Because I Said So by Ken Jennings
Ken Jennings rocketed to fame with his record winning streak on Jeopardy!. That alone was enough for me to pick up his new book, Because I Said So, because I was one of those people who tuned in every night to see if he could ever be stopped (who knew a final Jeopardy question about FedEx would be his demise?!). However, once I saw what this book was about, I knew I was going to be hooked (and I was within the first couple of paragraphs): debunking the myths and old wives’ tales we’ve all heard from our parents and have probably told our children.
Jennings presents 125 myths and old wives’ tales, which he researched for scientific evidence to prove or disprove (think of it as reading a Myth Busters episode). Each entry ends with the final result: True, False, Mostly True, or Mostly False.
I recognized almost every single “quote” Jennings researched, mainly because I’ve heard them from either my grandparents’ or parents’ lips at some point in my life (and yes, I have caught myself saying the same thing to my son). If you’ve never been told to wait an hour after swimming because you might cramp up, your parents are way cooler than mine!
All the myths are broken into categories, which include “Don’t Pick at That,” featuring the great home remedies and cure alls; “Look Both Ways Before You Cross the Street,” which includes all the ways the world is out to get you; and “It’s All Fun and Games until Someone Loses an Eye,” with includes more eye myths than I realized existed until seeing them all bunched together.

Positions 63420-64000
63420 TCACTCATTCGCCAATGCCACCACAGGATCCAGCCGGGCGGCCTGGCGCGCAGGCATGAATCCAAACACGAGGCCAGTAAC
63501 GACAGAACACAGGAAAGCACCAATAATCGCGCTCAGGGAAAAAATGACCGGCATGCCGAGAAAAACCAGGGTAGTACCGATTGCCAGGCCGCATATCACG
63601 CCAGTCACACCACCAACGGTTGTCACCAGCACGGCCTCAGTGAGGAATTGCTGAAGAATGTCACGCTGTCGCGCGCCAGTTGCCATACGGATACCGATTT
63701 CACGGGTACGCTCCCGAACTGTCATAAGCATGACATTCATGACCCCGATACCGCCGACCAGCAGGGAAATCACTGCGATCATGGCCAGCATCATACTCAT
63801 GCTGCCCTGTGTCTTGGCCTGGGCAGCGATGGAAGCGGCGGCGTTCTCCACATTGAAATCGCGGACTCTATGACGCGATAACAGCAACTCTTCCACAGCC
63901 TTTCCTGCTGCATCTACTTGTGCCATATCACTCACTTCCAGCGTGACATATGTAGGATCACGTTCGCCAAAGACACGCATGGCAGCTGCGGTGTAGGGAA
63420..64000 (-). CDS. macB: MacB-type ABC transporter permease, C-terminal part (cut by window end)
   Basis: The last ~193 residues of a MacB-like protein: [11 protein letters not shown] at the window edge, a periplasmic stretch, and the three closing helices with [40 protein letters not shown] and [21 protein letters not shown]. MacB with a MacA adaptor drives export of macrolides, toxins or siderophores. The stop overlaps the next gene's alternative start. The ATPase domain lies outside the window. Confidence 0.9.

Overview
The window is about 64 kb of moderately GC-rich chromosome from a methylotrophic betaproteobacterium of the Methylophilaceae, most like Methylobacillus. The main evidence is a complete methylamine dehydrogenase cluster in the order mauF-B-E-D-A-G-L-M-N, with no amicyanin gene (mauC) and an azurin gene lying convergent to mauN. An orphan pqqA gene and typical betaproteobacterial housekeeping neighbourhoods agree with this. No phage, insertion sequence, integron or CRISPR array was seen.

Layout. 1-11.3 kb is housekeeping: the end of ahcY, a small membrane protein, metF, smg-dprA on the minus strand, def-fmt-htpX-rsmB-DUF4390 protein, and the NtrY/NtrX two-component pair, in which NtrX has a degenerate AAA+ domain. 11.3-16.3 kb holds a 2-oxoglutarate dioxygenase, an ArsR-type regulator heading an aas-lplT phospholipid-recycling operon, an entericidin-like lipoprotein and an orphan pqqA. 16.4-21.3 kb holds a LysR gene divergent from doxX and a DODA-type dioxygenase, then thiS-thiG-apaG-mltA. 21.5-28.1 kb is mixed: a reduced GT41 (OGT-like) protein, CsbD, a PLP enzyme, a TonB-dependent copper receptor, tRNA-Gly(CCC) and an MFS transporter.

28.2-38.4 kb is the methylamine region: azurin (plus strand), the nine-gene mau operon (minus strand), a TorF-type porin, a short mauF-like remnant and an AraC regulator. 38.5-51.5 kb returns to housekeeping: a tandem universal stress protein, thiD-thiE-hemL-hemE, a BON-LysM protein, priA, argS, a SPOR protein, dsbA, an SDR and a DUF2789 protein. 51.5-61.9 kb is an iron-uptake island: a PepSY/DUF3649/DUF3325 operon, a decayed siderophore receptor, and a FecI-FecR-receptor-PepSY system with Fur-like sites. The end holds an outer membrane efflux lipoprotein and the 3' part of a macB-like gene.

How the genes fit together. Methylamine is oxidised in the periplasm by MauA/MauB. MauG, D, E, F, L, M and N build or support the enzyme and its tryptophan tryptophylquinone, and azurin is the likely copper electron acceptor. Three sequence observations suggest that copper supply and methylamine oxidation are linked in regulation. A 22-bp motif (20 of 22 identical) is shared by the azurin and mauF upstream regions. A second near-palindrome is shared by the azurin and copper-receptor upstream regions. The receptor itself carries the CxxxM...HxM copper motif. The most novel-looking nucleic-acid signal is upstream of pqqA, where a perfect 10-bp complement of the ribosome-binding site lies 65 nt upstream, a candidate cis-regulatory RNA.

I was pleasantly surprised when I realized how many of these sayings are actually true, or at least partially. Chicken soup really is one of the best things you can take for cold symptoms. You really shouldn’t pop a blister. But I also enjoyed the ones that were so very wrong, it was almost comical. You won’t get worms by going barefoot outside. Christmas poinsettias won’t make you sick. And most importantly, don’t drink castor oil if you’re having stomach issues.
The Dewey number for this book is 031.20, which puts in the books of miscellaneous facts section. While that is certainly appropriate, I would recommend shelving this book in either a front display where fans of Jennings can see his name and pick it up or near a parenting section where it will either be picked up by curious new parents like me or old timers who want to see just how right they were. The most important thing, though, is that you add it (oh, and that you read it yourselves—you won’t be disappointed!).
To learn more about this title, visit http://bit.ly/SnQqAR.